This past weekend for the Franklin Fall Festival, the city once again paid out $1,000 for portable restrooms.
Festival attendance has hit as many as 10,000 people in prior years, so the restrooms are a necessary expense, Park and Recreation Director Chip Orner said.
Outside of small facilities at city hall, downtown doesn’t have any public restrooms available, which means visitors are often left searching for restaurants or shops for a restroom to use.
The city and Discover Downtown Franklin, a nonprofit that organizes and promotes downtown Franklin events, will rent portable restrooms during events, but for the rest of the year downtown visitors and shoppers are left to find their own restrooms.
That might change since city officials are looking into the feasibility of putting public restrooms in downtown Franklin to accommodate the crowds of people visiting for festivals and events.
“We do a lot of downtown festivals and events every year, and of course restroom facilities are an issue for any event,” Orner said.
While city hall restrooms have been opened up at times for public use, they don’t have the capacity to handle these events, Orner said. So for the Fall Festival, the city spent $1,000 on renting about 10 portable restrooms, he said.
City officials want to see if building a permanent structure would pay off in the long run. One option is modular restroom facilities, which could be built off-site and then delivered and placed on a foundation built by the city, which has been done for local parks, Orner said. He estimated building or purchasing a permanent structure could cost between $40,000 and $100,000, depending on the size and amenities of the restrooms.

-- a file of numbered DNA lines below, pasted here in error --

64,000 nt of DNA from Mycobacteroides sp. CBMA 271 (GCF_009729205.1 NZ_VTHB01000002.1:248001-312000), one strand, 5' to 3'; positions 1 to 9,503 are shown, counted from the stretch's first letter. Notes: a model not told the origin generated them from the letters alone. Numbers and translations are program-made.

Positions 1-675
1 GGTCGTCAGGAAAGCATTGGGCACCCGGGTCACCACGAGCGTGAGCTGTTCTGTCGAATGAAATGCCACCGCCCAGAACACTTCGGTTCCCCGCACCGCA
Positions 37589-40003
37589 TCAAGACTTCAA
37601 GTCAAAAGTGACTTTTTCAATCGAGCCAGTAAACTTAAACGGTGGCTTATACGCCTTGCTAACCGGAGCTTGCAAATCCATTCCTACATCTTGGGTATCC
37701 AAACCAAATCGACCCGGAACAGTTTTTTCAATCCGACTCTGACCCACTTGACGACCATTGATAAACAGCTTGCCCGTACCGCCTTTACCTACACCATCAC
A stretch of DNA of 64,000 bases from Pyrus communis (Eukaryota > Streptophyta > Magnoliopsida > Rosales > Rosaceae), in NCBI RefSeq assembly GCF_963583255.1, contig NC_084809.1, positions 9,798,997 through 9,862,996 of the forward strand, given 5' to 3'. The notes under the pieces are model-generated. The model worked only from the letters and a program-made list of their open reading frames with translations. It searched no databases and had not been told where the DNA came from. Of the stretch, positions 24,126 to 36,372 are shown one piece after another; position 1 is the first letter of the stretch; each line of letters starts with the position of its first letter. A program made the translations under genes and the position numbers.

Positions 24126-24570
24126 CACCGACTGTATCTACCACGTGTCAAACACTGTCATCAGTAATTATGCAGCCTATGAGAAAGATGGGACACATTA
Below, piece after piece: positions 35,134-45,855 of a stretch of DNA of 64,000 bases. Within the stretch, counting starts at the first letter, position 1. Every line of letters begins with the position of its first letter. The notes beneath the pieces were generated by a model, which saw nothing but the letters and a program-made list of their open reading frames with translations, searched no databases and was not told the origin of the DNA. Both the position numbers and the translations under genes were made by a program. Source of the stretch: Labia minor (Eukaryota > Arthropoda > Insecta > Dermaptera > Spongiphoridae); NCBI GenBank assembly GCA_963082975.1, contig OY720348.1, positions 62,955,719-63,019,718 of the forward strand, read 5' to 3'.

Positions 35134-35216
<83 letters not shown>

While public restrooms would greatly help with city festivals and events, they would also be useful year-round, as Franklin is becoming more of a destination city, said Tara Payne, the executive director of Discover Downtown Franklin.
“Shops are busy all year round,” she said.
However, businesses that do have restrooms available to the public can use that as another means to get people in the door, Payne said.
“At the same time, everybody in downtown understands that getting people in their door is the biggest challenge,” she said.
Some of the advocates for downtown restrooms are students on the recently formed Mayor’s Advisory Committee. About a dozen students from Franklin Community High School have been meeting since June to discuss what could be done to improve Franklin.
Among several items they’re considering proposing to the city council is having downtown restrooms, said Franklin Community High School junior Emma Beavins.
Public restrooms would make the downtown area more welcoming and attractive to visitors, she said.
Though public restrooms aren’t on the immediate agenda for the city council, it isn’t something he would oppose further down the road, Franklin Mayor Joe McGuinness said.